‘Macrows’-Macaroni and Cheese-in the 14th Century

Despite all these varieties, the most common Italian name for pasta seems to have been macaroni, which was flat, rather than the round shape found today.  In the English Forme of Cury, circa 1390, there is a receipt for ‘macrows’ (an anglicized plural), with butter and cheese, which is believed to not  have been accepted as a very high-class food.  7

As an aside, in its 1859 American receipt for macaroni, The Young Housekeeper’s Friend directs cooks to watch for ever-present insects in the pasta and to hold a shovel full of red-hot coals over the finished product for browning.  8

Lesson Applied

I tend to make old favorites into new recipes that meet my present needs for health, substituting high quality ingredients for those that were marginal, or even damaging, as found in the original.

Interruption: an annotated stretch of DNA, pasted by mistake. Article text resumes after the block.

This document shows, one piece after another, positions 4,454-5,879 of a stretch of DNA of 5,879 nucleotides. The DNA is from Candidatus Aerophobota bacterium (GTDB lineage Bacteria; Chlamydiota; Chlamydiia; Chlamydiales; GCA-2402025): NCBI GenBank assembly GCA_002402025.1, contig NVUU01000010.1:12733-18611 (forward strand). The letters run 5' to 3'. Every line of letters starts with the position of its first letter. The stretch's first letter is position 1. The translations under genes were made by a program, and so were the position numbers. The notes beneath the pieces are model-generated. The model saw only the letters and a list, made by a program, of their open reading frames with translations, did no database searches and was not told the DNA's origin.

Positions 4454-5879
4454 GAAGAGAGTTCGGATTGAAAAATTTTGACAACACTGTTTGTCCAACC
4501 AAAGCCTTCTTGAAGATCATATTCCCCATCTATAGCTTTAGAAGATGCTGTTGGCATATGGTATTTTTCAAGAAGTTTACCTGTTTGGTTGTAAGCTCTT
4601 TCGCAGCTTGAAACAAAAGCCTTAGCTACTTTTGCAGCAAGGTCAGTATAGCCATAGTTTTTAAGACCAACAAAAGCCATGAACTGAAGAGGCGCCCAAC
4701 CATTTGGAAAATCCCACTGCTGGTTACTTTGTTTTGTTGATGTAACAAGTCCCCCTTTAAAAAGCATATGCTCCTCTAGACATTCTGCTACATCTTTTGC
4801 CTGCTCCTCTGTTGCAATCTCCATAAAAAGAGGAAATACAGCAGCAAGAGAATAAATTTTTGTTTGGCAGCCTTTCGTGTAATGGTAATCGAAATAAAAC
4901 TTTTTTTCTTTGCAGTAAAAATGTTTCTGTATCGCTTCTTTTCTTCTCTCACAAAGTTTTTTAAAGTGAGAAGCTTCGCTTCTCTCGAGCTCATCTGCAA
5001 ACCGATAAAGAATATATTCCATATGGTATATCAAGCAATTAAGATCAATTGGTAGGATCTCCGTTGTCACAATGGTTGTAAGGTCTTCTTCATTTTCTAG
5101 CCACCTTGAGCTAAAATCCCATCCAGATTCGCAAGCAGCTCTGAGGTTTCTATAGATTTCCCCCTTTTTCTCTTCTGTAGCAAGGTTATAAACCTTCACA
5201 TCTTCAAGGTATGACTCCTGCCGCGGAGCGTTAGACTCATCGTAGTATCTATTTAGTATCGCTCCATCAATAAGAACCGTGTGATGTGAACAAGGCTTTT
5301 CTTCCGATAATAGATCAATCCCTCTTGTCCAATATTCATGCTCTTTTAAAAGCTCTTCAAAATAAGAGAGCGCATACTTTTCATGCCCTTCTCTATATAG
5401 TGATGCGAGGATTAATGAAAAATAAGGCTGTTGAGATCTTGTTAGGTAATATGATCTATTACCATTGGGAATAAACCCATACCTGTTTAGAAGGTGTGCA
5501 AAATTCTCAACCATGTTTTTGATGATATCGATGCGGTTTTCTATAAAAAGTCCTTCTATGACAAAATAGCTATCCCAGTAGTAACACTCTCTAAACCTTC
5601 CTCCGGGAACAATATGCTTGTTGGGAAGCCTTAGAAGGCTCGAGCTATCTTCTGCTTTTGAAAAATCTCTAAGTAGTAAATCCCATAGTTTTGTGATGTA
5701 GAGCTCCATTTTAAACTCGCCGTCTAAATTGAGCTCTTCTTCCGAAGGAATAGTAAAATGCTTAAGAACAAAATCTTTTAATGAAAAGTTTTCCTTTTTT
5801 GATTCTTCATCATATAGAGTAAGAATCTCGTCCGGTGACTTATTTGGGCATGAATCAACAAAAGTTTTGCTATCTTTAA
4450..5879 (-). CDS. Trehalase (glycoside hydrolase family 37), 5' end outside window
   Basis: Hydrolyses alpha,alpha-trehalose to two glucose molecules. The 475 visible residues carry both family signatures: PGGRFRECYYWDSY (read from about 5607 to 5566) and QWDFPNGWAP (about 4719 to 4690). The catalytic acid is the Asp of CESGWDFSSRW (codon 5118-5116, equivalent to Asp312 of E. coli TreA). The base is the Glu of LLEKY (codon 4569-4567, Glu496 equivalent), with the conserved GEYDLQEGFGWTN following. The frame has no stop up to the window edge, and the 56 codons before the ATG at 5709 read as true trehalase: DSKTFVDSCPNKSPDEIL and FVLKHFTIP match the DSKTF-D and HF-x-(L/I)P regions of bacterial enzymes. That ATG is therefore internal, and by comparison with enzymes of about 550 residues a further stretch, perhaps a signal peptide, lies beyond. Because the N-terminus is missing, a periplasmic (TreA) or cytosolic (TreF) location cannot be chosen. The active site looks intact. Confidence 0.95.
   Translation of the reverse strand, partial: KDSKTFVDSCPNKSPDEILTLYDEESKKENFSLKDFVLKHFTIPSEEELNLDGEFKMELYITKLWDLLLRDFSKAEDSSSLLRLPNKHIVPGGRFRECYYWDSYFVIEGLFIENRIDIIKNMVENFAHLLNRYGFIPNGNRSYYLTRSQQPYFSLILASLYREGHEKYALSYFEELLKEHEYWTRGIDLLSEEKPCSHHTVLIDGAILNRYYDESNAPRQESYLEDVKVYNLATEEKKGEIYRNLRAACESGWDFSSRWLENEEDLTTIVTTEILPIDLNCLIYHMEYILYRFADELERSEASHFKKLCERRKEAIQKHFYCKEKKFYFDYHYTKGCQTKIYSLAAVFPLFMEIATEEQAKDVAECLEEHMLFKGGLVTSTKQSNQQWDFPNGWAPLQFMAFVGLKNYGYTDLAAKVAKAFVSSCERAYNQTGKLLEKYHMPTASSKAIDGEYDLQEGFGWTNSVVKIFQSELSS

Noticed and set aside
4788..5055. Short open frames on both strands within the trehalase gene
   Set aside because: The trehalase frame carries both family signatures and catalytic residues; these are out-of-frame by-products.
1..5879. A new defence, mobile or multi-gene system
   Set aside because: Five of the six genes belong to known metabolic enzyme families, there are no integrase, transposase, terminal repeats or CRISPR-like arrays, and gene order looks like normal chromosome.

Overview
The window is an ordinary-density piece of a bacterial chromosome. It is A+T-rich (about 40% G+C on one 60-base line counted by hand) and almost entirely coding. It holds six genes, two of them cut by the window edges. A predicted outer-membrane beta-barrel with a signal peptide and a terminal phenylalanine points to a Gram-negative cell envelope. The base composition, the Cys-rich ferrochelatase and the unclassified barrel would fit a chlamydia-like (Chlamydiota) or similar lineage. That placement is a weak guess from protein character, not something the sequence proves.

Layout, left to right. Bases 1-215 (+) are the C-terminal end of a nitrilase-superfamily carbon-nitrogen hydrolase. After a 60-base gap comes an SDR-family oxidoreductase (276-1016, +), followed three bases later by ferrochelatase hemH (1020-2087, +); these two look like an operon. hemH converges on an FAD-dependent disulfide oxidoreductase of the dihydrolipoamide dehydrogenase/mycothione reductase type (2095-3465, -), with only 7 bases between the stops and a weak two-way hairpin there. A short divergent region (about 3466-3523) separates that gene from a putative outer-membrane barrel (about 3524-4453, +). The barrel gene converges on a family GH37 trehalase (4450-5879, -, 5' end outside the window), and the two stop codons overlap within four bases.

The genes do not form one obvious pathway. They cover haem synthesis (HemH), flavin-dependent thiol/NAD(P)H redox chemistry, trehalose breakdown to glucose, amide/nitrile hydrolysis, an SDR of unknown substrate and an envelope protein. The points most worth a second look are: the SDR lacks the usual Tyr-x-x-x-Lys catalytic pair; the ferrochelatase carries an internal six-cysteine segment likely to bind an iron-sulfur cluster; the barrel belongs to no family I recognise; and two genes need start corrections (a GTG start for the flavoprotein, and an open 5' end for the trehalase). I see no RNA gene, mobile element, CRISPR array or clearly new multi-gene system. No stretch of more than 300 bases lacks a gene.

It’s quite easy to stock our refrigerators with delicious, power-packed food, when we discover what our particular needs actually are.  It takes some concentrated effort at first to discover our body’s unique requirements, then we need strength to put into practice these new steps.  When we approach this endeavor with courage and perseverance, we rise above hindrances brought on by old detrimental habits, which is true in both eating and life at large.

In this way we can live more freely in every respect, promoting vibrant bodies, minds, and spirits-all of which we purpose to guard with diligence.  Enjoy this delicious dish, which increases vitality and brings immense pleasure.

References: